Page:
firewall?

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Well, I use....

I don't
10
40%
ufw
9
36%
firestarter
2
8%
iptables
3
12%
other...
1
4%
 
Total votes: 25

toomuchcoffee
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firewall?

Post by toomuchcoffee »

What do you use, what do you recommend and what not... :?

Code: Select all

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craigevil
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Re: firewall?

Post by craigevil »

the shiny GUIs including gufw and firestarter just modify iptables.

I use ufw set to default deny. Allows all outgoing, denies all incoming connections. No need to tweak anything.

For the uber paranoid I would recommend moblock/peerguardian.
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Brian49
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Re: firewall?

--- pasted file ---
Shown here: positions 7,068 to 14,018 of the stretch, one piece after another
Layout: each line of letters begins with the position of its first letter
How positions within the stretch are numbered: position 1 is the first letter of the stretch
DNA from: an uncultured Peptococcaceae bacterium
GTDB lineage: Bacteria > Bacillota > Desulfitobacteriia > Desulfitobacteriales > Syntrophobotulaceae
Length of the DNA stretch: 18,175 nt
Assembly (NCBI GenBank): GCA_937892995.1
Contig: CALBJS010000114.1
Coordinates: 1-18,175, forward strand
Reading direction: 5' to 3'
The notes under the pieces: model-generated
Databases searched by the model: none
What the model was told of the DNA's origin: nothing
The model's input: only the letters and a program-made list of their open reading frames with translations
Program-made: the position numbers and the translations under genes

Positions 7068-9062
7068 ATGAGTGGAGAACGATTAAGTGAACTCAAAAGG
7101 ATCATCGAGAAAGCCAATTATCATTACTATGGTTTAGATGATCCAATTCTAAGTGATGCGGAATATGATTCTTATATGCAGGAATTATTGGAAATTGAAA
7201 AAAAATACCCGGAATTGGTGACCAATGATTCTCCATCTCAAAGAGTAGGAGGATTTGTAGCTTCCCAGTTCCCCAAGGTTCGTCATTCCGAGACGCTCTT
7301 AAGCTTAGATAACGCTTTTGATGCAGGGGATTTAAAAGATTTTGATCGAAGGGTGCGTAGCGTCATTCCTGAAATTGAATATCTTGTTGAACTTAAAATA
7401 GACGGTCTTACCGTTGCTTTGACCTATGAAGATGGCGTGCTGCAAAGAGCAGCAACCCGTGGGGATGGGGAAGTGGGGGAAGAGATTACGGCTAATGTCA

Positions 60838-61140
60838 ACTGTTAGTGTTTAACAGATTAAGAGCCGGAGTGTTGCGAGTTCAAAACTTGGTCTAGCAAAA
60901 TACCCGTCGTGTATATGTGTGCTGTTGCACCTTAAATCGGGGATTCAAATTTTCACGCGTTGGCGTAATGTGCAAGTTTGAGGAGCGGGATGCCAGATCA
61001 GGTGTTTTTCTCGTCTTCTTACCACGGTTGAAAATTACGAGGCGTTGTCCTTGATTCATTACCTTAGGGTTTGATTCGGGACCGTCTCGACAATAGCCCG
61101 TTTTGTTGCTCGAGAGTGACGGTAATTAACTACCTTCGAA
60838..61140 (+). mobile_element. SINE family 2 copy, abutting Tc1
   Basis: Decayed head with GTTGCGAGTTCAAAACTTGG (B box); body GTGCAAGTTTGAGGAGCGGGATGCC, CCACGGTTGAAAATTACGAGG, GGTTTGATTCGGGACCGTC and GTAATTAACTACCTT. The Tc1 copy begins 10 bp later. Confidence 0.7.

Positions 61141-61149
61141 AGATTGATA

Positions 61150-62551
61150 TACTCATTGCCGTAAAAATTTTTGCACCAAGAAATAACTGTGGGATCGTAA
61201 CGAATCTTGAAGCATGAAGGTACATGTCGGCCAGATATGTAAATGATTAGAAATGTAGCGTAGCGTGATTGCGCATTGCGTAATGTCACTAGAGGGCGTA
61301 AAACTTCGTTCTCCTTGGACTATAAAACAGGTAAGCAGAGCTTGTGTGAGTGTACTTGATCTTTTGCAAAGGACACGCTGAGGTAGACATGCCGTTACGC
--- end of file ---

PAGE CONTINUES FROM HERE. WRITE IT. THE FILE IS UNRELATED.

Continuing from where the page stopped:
Post by Brian49 »

I gave up using software firewalls some time ago. I rely entirely on my router's built-in firewall, which has never let me down. It's a good old Netgear DG834Gv4.
rhodry
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Re: firewall?

Post by rhodry »

On servers I set up iptables manually for specific tasks performed - desktops, ufw default deny works for me, testing boxes I don't bother.

rhodry.
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munin
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Re: firewall?

Post by munin »

If I have not misunderstood the info here, I should be reasonably secure with these Guwf settings: Status On. Incoming: Deny. Outgoing: Allow. No rules.
I dont use servers or any form of network, so I hope this is good enough.
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Re: firewall?

Post by craigevil »

# ufw status verbose
Status: active
Logging: off